Conan O’Brien on Podcasting and Staying Out of Politics on TV

Conan O’Brien on Podcasting and Staying Out of Politics on TV

– Hey, could we have
quiet on the set, please? (people yelling) I think a tour’s gonna
come through at some point. They’ll be looking fro Ellen. (jaunty jazz music) (audience cheers) – [Announcer] Conan O’Brien! – It’s been almost 26
years of doing the show, and it’s a very artificial environment, a talk show, when you think about it. Most of them, there’s an audience, and it’s very presentational, you know. ” Ladies and gentlemen,” you know, “Here she is, Julia Louis-Dreyfus!” (Conan scats) “Yeah, hey, so we’re gonna do a bit now.” I mean, I’ve spent years trying to fiddle with the TV show to make it more of an honest, real environment. And then you take this hyper-speed jump to podcasts, which are extremely intimate, because there’s no cameras, because there’s no lights and make-up. People forget themselves. Big stars come in, they’ve just dropped
their kid off at school, and you’re seeing them
in a little bit more of a slice-of-life situation. I want them to be comfortable, so I tell all the guests, “If something happens in there…” I’m not in gotcha entertainment. I really do want them to feel like they’re being protected,
and I’ve always felt that way on the TV show too. For example, my interview
with Stephen Colbert, got, you know, very intense. Stephen and myself have
certain similarities, and we really started talking about this Catholic childhood and this need to feel like you’ve suffered in order
for something to be good. And it got very, very serious. I could make a whole room
full of people laugh, and there was no misery beforehand. And everyone was happy. Does that, it feels
like, you’re making faces like you really relate
you what I’m saying. And, you’re crying. Stephen’s crying right now. And he’s putting mascara
on, and it’s running. When it was over, I remember
thinking it really felt like a therapy session. If Stephen had said,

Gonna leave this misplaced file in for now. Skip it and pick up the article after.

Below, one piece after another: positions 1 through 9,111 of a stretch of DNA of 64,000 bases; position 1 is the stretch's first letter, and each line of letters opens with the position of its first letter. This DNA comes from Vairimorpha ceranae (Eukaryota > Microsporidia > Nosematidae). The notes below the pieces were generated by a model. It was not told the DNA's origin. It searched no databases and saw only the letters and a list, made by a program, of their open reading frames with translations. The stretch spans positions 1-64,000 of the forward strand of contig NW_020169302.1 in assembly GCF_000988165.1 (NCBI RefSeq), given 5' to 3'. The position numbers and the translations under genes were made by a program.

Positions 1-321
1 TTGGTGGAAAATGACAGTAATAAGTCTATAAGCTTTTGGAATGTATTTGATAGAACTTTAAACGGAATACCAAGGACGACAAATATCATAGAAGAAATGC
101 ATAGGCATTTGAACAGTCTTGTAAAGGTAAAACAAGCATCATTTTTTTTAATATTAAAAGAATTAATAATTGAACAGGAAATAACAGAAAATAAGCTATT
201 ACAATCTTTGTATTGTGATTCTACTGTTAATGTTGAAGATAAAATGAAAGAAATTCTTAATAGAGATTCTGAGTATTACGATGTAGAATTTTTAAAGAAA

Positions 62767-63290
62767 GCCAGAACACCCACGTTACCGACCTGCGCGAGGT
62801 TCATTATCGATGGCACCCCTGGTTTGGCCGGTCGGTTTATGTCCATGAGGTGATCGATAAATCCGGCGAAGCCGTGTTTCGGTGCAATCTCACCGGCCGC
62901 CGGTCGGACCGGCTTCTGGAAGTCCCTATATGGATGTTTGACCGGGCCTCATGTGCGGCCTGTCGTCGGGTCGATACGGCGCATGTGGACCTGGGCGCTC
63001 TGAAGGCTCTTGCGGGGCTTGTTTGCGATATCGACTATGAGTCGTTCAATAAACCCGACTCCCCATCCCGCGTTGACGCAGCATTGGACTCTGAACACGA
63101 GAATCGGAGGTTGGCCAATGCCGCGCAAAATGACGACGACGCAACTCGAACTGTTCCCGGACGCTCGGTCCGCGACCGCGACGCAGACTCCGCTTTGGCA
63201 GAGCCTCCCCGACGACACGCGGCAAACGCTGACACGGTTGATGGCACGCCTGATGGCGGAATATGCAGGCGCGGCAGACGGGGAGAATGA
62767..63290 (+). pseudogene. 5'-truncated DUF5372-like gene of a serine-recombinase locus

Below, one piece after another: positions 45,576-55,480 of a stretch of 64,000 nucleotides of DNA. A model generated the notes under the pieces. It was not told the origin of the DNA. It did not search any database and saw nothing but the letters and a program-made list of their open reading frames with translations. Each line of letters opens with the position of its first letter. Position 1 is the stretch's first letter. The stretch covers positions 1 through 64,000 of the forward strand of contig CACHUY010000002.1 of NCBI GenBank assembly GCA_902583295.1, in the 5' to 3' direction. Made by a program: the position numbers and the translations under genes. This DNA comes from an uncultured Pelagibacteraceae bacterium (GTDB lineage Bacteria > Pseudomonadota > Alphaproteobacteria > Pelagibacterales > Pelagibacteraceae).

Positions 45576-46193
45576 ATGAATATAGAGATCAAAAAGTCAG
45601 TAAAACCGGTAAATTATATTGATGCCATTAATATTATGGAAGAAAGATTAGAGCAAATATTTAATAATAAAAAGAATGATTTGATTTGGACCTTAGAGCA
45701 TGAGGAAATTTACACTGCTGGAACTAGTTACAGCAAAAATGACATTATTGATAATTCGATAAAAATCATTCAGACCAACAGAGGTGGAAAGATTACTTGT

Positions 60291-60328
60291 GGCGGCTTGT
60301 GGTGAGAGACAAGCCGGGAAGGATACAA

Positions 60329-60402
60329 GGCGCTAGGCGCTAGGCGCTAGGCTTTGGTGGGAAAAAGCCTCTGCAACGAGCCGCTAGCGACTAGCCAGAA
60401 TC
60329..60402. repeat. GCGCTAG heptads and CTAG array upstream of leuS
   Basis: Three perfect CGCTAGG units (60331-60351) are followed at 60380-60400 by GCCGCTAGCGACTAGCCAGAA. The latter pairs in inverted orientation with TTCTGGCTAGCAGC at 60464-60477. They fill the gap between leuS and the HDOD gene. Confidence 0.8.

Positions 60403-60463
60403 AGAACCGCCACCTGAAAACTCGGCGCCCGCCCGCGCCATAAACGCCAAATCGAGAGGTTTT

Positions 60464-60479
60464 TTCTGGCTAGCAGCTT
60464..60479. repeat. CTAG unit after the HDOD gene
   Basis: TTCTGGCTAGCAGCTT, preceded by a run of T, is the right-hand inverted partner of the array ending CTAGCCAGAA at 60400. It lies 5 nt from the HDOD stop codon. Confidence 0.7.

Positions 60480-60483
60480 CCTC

“Wow, that got much more intense I wanted it to,” maybe we don’t leave it all in. I wouldn’t have been
shocked if he wanted that, but he didn’t want to touch any of it. And I think that’s what
makes it really powerful. (smooth jazz music) It’s important to me that even the ads have some comedy protein in them. People know me, and
I’ve spent so much time just trying to get my
authentic, real personality onto television and onto this podcast, and just be myself, and then suddenly go, “Hey, let’s gets serious,
and talk about SquattyPotty. “This is a tremendous technology “which enables you to
force excrement naturally, “it’s a natural system. “these are make of high-quality ash, “that’s a really good wood.” I can’t do that. I mean, I just did, and
I hope I get paid for it. I want to get paid
(interviewer laughs) in SquattyPottys. I’ve enjoyed the ads. Some of them I’ve had
to read so many times that I’ve actually lost my mind. There’s ad for, I think
it’s Fracture Prints, which are printed on glass, and I’ve had to do the Fracture ad maybe, you know, 150
times, I think (laughs). And it’s the point now where I’m like, “Let me tell you about it! “Someone gives you a photograph “and it’s on paper, rip it up! “‘Cause it’s gotta be on glass, man! “It’s gotta be on glass!” (smooth jazz music) Late night, there’s a lot more of it than there used to be. There was a period of time there where, back in the 90s, two late
night shows battling it out. It just felt kinda silly to me. It would be creatively stifling. It’s very nice that we
live in this world now where there’re all these
different late night shows, and everyone can kinda do the thing that they want to do their way. I think a lot of late night shows have sort of morphed a little bit, so that sometimes there’s comedy, but then they become much more political. And that’s not a bad
thing, it’s just different. I have strong political views and thoughts about things
that I’m passionate about, but I choose not to go that way, but I feel like we’re all put
here to do different things and it’s really, I don’t
think it’s why I was put here is to passionately tell people
what I think politically. I very much got into late night comedy because I wanted to do weird, silly things and make people giggle. (smooth jazz music)

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5 thoughts on “Conan O’Brien on Podcasting and Staying Out of Politics on TV

  1. Been watching him since I was 10 and no celebrity by far has had more of a positive impact on my life than Conan. I hope I get to meet him someday.

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